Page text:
LONDON, UNITED KINGDOM - FEBRUARY 21: U.S. Secretary of State John Kerry speaks during a media briefing at the U.S. Embassy on February 21, 2015 in London, England. Earlier Kerry met with British Foreign Minister Philip Hammond and it's expected that the issue of the continuing conflict in the Ukraine will dominate talks between the two nations. (Photo by Neil Hall - Pool/Getty Images)
Is the U.S. being too soft on Iran when negotiating on sanctions and a potential nuclear deal? Strategic Policy Consulting's Alireza Jafarzadeh and WSJ's Simon Constable discuss.
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Breakout time refers to how long it would take to build a bomb if Iran decided to pursue one full-bore - in other words, how long the rest of the world would have to stop it. The framework deal expands Iran's breakout time - currently two to three months - to at least a year.

Yet that constraint would stay in place only for 10 years, at which point some restrictions would start phasing out. Boehner, R-Ohio, said Tehran was taking the long view and cautioned that the Iranian regime could exploit the easing of restrictions to fulfill its ambitions of exporting revolution across the globe.

"It is clear that this `deal' is a direct threat to peace and security of the region and the world," Boehner said. Considering Iran's history of evading international inspections, he added, "no one should believe that the proposed inspection and verification are bullet-proof."

The tough talk from Boehner suggested congressional leaders were continuing to sour on the framework deal that Obama and world leaders reached with Iran last week in Switzerland. Previously, Boehner had expressed serious concerns about the deal's parameters, but withheld full judgment until lawmakers had time to digest all the details.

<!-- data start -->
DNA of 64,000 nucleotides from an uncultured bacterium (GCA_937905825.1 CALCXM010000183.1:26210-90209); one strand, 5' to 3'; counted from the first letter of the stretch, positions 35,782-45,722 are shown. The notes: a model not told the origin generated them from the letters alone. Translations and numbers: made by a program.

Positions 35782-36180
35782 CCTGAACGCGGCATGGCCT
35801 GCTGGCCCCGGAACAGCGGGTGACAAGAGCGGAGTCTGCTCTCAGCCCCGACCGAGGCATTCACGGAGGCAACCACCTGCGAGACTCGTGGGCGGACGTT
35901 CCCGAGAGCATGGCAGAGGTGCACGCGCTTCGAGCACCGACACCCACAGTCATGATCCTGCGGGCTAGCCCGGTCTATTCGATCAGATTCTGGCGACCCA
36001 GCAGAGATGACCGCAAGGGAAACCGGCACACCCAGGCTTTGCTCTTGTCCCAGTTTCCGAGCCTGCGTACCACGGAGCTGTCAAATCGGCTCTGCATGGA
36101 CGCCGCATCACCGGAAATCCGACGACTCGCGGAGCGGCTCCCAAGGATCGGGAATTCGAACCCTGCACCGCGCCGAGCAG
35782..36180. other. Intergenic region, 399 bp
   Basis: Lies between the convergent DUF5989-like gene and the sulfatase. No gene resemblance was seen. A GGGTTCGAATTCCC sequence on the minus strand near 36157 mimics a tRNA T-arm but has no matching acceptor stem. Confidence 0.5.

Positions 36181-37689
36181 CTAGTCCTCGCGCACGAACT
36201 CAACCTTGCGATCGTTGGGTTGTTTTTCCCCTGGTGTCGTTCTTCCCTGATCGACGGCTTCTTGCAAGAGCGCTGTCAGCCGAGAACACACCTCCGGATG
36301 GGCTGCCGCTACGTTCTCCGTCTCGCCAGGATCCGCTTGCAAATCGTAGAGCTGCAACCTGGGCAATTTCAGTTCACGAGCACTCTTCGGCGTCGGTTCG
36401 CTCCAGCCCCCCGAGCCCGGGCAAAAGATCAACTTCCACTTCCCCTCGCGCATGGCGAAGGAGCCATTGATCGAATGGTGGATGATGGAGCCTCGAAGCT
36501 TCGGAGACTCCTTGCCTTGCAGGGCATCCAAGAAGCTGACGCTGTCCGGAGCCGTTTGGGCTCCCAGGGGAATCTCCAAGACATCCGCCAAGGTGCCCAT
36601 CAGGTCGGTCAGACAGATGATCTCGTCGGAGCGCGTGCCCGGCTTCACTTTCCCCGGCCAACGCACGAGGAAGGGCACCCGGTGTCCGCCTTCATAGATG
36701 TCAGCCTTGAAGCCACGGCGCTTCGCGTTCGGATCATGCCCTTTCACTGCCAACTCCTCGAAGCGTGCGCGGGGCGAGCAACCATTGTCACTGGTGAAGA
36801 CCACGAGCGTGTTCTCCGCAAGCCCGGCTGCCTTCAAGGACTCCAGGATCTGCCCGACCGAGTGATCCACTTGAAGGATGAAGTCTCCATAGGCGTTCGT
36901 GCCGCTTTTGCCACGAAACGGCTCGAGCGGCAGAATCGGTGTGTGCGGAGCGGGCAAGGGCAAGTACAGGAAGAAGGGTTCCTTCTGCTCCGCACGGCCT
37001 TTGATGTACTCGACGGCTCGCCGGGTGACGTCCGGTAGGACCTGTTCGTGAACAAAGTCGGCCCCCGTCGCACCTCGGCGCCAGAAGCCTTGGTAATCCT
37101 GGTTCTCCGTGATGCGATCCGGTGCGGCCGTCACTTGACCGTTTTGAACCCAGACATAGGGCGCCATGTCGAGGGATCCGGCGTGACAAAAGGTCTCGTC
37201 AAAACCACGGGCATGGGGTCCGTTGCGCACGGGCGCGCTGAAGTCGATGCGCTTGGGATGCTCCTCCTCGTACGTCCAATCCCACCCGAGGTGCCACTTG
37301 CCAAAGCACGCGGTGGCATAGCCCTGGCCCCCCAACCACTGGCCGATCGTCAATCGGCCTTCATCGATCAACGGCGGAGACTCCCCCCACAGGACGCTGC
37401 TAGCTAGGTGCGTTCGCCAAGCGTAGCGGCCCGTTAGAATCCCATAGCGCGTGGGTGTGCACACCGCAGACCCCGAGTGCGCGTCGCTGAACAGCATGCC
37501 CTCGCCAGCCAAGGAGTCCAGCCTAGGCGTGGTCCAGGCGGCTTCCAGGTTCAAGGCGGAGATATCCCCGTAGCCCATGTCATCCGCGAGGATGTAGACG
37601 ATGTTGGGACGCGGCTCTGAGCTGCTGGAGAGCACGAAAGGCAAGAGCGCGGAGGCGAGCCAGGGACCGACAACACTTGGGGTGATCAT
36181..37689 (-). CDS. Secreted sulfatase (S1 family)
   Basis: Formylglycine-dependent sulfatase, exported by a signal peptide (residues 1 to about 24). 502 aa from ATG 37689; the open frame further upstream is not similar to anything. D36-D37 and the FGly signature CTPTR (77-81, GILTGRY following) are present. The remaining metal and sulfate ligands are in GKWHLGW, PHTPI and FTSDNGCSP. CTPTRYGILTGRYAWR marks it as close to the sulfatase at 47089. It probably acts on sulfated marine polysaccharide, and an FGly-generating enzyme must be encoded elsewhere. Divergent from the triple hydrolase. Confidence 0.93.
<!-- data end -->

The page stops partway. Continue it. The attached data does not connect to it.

Other top lawmakers, including some members of Obama's party, have been pressing for Congress to hold a vote on whether to approve the deal - a prospect Obama has rejected outright. Senate Foreign Relations Chairman Bob Corker, R-Tenn., is pushing legislation that would also prevent Obama from using his own authority to temporarily waive existing U.S. sanctions while Congress debates the deal.

Although Obama acknowledged in the interview that Iran's breakout time could shrink after 13 or 14 years, he said at least the world would have better insight into Iran's capabilities because of extensive inspections in the earlier years.

"The option of a future president to take action if in fact they try to obtain a nuclear weapon is undiminished," Obama said.

The stark admission came as the president seeks to quiet a growing chorus questioning whether the deal he and world leaders have negotiated merely delays the certainty of a nuclear-armed Iran. Obama has insisted confidently that Iran will not get a nuclear weapon on his watch, which ends in roughly 20 months, but has made no similar assurances about his successors.

Tehran has always maintained it doesn't want a nuclear bomb, but the international community has been skeptical, and America's close ally Israel considers a nuclear Iran an existential threat. U.S. lawmakers and foreign policy hawks have questioned how Obama can strike a diplomatic deal with a country that continues to threaten Israel and tops the U.S. list of state sponsors of terror.

Obama, who is also working to restore ties to longtime U.S. foe Cuba, has suggested cautiously in the past that a nuclear agreement could be a precursor to Iran pursuing a more amicable relationship with the world community. But in the days since the framework deal was announced in Switzerland, his administration has sought to emphasize that the deal relies on inspections, not trust, and is worthwhile even if the Iranian regime remains venomously anti-American.

"I think there are hard-liners inside of Iran that think it is the right thing to do to oppose us, to seek to destroy Israel, to cause havoc in places like Syria or Yemen or Lebanon," Obama said. "If they don't change at all, we're still better off having the deal."